Weak Typing and the Standard Library

Bill Venners: To what extent do Python's weak typing and libraries help programmers feel productive?

Guido van Rossum: Weak typing probably helps you feel productive, because it lets you bend the rules a bit when deciding what goes into your array. You can have an array of numbers that occasionally has something else inside, if that doesn't bother you. A single sort method sorts arrays of completely heterogeneous elements, as long as you can compare them individually. You don't have to commit to integers and floating point numbers, for example. They all mix properly. You also have long integers, which are arbitrary precision integers. In many cases, this is useful—either because you need just a little more than 32 bits, or because you need a lot more than 32 bits. Long integers are available in Java, but they're in a separate package and are much harder to use because you don't have operator overloading. In Python, you can just write x + y, and it doesn't matter whether x and y are small integers or integer numbers with several thousand bits.

People also feel more productive due to the "batteries included" feeling: the standard library includes many things. The standard library has implementations of the various Internet protocols—HTTP, FTP, NNTP, IMAP, POP, SMTP. There's a higher-level API to which you just give a URL and it returns something that acts like a file. You can just read bytes from it and it gives the data corresponding to that URL on the remote site. A lot of necessary functionality is already in the libraries, available with minimal typing.

In addition to the standard library, the Python community has produced many third- party libraries. For years the standard library didn't have cookie support, but there was an excellent third-party cookie module. About one or two years ago that cookie module was added to the standard library; however, it was available to people who needed it long before then. All those aspects let people feel more productive.

Exploring with Code

Bill Venners: I've heard that one of the problems with Python is that it invites less design. Because people can so easily write their programs quickly in Python, they tend to just charge ahead without any planning. Do you think verbosity, such as the verbosity of Java compared to Python, tends to make people want to plan more?

Guido van Rossum: Planning is good and bad. If you know where you're going, planning is good. If you don't know what you'll encounter on the way, you should be more open-minded and improvisational. I certainly see a place for planning, but if the language forces you to plan everything, there may be trips you'll never undertake because it would require too much thinking ahead. You're then inhibited by fears that you don't know how to do something. In Python, you can start doing that something and discover how to do it on the way. You can build something quickly, get it on the road, obtain feedback, and then design the next one based on greater understanding of the problem domain.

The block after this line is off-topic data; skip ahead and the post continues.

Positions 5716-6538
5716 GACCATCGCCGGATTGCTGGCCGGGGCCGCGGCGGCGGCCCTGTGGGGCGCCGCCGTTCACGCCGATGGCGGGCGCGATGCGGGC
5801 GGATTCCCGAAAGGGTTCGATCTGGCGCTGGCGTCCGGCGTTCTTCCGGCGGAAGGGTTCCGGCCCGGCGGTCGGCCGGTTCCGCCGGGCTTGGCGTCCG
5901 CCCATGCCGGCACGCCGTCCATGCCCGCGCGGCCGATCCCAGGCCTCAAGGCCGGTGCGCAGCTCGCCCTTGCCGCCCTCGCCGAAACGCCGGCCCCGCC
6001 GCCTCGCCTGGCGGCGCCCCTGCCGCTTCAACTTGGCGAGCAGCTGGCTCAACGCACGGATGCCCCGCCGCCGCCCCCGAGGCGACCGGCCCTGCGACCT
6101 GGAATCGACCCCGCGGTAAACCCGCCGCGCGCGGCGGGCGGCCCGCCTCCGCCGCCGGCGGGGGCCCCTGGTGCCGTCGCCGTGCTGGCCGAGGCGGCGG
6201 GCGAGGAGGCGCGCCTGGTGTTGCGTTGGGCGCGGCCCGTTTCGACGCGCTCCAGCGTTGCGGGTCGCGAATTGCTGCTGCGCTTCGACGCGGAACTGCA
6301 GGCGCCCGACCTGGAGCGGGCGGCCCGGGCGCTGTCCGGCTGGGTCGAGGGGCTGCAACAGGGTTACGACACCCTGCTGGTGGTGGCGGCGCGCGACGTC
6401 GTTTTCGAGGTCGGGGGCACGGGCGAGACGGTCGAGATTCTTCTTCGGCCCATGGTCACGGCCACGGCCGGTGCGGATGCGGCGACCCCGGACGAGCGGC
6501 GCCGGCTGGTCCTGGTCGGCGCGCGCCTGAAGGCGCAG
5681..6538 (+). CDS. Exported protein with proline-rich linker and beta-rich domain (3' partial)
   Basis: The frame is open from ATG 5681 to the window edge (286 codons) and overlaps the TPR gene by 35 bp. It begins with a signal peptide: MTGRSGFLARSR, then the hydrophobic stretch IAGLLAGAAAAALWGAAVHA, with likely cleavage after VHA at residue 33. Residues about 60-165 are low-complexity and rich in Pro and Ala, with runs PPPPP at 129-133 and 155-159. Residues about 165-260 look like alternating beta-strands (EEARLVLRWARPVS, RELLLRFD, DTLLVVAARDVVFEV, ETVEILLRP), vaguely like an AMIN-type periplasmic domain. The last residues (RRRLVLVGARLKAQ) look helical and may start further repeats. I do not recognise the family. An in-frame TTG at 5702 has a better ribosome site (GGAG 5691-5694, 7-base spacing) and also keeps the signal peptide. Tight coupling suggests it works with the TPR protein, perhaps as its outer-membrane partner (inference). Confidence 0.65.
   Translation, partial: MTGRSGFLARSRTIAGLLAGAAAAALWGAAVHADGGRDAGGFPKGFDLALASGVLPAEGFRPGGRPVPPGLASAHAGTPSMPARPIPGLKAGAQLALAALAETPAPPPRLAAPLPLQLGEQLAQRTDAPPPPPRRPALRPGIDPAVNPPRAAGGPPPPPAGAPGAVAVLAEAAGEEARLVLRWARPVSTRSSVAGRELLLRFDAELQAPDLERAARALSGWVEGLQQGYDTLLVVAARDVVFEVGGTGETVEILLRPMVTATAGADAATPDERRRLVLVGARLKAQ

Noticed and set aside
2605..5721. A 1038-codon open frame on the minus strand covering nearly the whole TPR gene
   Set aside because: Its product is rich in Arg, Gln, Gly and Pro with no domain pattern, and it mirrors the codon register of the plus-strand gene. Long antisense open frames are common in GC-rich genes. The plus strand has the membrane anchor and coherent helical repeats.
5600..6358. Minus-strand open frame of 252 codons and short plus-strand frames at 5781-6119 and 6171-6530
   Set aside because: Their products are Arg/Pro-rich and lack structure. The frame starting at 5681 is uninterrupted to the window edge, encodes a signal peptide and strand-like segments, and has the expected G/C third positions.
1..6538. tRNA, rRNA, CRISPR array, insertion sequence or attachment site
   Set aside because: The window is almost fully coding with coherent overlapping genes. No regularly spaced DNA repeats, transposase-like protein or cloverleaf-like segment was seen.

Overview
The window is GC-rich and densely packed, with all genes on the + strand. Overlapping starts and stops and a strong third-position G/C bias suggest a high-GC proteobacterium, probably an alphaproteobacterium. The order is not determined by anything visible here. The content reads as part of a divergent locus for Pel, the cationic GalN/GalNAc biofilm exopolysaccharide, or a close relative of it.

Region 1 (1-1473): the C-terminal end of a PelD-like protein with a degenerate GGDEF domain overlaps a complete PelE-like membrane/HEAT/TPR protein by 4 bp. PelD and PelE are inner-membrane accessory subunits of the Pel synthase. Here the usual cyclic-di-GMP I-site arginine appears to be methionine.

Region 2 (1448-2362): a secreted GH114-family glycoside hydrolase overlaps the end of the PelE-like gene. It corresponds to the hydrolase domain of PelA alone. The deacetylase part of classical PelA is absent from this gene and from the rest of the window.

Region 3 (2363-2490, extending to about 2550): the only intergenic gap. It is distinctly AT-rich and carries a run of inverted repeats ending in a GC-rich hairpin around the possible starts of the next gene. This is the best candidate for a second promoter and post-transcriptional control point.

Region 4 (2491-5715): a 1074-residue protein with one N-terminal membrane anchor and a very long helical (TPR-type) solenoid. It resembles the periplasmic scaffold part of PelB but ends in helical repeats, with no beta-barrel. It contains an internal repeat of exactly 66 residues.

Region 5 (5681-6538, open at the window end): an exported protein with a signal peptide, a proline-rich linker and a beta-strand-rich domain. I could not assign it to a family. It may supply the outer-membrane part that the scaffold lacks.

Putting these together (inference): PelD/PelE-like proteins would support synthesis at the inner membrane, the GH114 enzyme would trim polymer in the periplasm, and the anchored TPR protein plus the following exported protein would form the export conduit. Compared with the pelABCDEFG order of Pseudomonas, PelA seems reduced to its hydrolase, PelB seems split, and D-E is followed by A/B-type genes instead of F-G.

Bill Venners: I often feel that creating software is like mixing cement. It starts out soft and hardens over time as you stir it. You can't see everything in advance, so you can't plan everything up front. You can make a plan, but once you try it you realize it would be much better to do it another way. So you iterate. Each time you iterate you move towards a better solution, and the body of code that depends on your choices grows. Eventually it all just kind of hardens. You end up with released interfaces that you're stuck with.

Guido van Rossum: And then you really have to be backwards compatible.

Bill Venners: So perhaps being able to make changes gets you farther ahead before things harden. Maybe things don't harden as early in Python because you go through the iterations more quickly.

Guido van Rossum: Yeah. I always feel that the interesting programming jobs are the ones in which you don't know exactly where you'll end up. Implementing another spreadsheet is boring. There have been many spreadsheets. We know what the user interface should be like. We know what the right implementation techniques are. We know a whole bunch of things. Yes, you can write another spreadsheet. You can probably plan it very well, because you can do a feature-by-feature checklist of all the other known spreadsheets. I want this. I want that. I want to fix this problem with this particular one. I want to avoid that bug. That's easy, but it's not very interesting.